ULEZ-LondonThe Mayor of London is bringing the world's first Ultra Low Emission Zone (ULEZ) charge forward by 17 months with a new proposed start date of 8 April 2019.

The restrictions replace the existing T-charge and will affect all vehicles entering the capital as it will be implemented across the same area as the existing congestion charge, however the ULEZ will be enforced for the maximum 24 hours a day, seven days a week and 365 days a year.

TFL's Direct Vision Standard for HGVs

TFL-Direct-Vision-StandardAs part of the Mayor of London’s 'Vision Zero' plan to reduce the number of road accidents involving heavy goods vehicles (HGVs), Transport for London (TfL) have released interim ratings and guidelines for the upcoming Direct Vision Standard (DVS) scheme that will affect all HGV fleets from 2020.

For those not up-to-date with the latest proposals, the DVS will give all HGVs across the capital a star rating from zero (lowest) to five (highest) based on how clearly the driver can see around the vehicle through the windows of the cab.

 

New Government Policy and Vehicle Technology to Impact Commercial Fleet Owners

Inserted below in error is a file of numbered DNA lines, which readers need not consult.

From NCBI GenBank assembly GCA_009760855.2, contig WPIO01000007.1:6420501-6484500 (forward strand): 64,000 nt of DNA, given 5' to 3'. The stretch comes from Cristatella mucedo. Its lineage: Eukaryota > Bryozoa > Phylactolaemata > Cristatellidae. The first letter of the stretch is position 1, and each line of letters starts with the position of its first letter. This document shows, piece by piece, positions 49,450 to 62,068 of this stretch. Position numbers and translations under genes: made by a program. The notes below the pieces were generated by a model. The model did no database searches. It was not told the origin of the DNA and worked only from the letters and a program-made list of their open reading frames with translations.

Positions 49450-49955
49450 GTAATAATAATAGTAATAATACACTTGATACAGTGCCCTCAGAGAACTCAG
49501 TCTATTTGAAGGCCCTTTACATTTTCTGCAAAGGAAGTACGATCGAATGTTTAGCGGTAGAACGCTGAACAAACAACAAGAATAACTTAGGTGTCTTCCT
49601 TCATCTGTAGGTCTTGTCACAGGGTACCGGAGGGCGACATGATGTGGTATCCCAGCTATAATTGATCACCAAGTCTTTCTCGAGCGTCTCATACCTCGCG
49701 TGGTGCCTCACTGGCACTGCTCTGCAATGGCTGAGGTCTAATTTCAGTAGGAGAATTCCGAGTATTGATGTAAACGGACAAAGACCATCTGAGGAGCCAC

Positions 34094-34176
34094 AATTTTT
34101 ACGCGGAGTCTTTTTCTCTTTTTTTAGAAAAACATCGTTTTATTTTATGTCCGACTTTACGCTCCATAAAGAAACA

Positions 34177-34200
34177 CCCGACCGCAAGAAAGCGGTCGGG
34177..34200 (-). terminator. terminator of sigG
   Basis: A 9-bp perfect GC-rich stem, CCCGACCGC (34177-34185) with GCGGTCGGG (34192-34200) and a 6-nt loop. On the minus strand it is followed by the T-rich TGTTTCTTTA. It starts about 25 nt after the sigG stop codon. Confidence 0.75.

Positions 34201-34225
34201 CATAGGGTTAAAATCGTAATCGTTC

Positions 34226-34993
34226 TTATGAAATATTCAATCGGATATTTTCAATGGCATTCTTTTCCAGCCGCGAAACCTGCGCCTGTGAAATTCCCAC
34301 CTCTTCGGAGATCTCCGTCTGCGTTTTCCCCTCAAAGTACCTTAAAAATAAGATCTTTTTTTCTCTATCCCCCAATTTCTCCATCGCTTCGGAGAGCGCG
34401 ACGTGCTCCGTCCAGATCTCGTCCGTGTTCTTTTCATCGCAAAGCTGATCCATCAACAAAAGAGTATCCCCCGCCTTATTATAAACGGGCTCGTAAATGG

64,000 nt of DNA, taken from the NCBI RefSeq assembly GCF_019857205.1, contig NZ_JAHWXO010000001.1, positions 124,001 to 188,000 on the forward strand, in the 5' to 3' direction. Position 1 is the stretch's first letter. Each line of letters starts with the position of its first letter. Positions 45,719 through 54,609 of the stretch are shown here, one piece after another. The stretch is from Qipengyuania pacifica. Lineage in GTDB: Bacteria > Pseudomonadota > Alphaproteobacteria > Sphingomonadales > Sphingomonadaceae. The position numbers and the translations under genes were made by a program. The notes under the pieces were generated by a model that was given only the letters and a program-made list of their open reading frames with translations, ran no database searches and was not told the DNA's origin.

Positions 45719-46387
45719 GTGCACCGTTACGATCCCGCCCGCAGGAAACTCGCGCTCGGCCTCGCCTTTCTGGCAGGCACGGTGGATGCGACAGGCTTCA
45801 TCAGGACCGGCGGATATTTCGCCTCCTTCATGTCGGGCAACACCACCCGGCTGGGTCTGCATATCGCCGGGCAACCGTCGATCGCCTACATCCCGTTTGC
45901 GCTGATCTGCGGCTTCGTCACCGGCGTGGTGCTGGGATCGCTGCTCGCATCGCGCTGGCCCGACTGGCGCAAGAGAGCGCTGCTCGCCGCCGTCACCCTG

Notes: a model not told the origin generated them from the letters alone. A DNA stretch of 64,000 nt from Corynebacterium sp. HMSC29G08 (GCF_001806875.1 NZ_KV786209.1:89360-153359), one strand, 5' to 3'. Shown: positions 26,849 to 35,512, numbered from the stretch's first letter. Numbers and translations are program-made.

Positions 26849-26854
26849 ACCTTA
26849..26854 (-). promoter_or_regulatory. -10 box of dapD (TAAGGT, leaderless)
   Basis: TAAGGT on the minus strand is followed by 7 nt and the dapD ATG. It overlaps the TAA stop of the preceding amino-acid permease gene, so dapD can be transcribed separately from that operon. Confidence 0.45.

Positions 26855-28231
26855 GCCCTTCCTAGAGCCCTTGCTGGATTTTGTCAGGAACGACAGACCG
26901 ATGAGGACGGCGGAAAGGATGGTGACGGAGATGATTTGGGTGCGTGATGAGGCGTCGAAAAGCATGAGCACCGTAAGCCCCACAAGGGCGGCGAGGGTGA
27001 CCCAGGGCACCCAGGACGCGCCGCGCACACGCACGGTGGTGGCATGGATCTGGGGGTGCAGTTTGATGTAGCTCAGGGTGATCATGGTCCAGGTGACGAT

Plug in Hybrid Vehicle Technology at the CV Show

If you operate a commercial fleet running trucks, vans or cars, it is important to understand how new government proposals for reducing emissions and increasing road safety will affect your business.

In the wake of the Supreme Court’s 2015 ruling against the government over its failure to tackle pollution, there has been significant drive to improve the quality of air across our cities and towns.

 

The Emissions Debate:

Levels of nitrogen dioxide have been above legal limits across almost 90% of urban areas in the UK since 2010 and the fumes are estimated to cause between 23,000-40,000 early deaths each year.

How Technology and Compliance are Changing the LCV / Van Market

Electric Van by Nissan

By the end of 2016, figures released by the Department of Transport revealed that van / LCV traffic had continued to rise, increasing by 3.4% to a new peak of 48.5 billion vehicle miles.

Why Should Commercial Fleets Invest in Vehicle CCTV?

The Benefits of Vehicle CCTV for HGV FleetsAs any transport manager is aware, running a large commercial fleet can be stressful and expensive. Whether you operate a small number of city cars, medium sized vans and LCVs or a super-fleet of 44 tonne HGVs, the associated running costs (including maintenance and repairs in conjunction with fuel prices, insurance premiums and overheads) can add up to a hefty annual bill.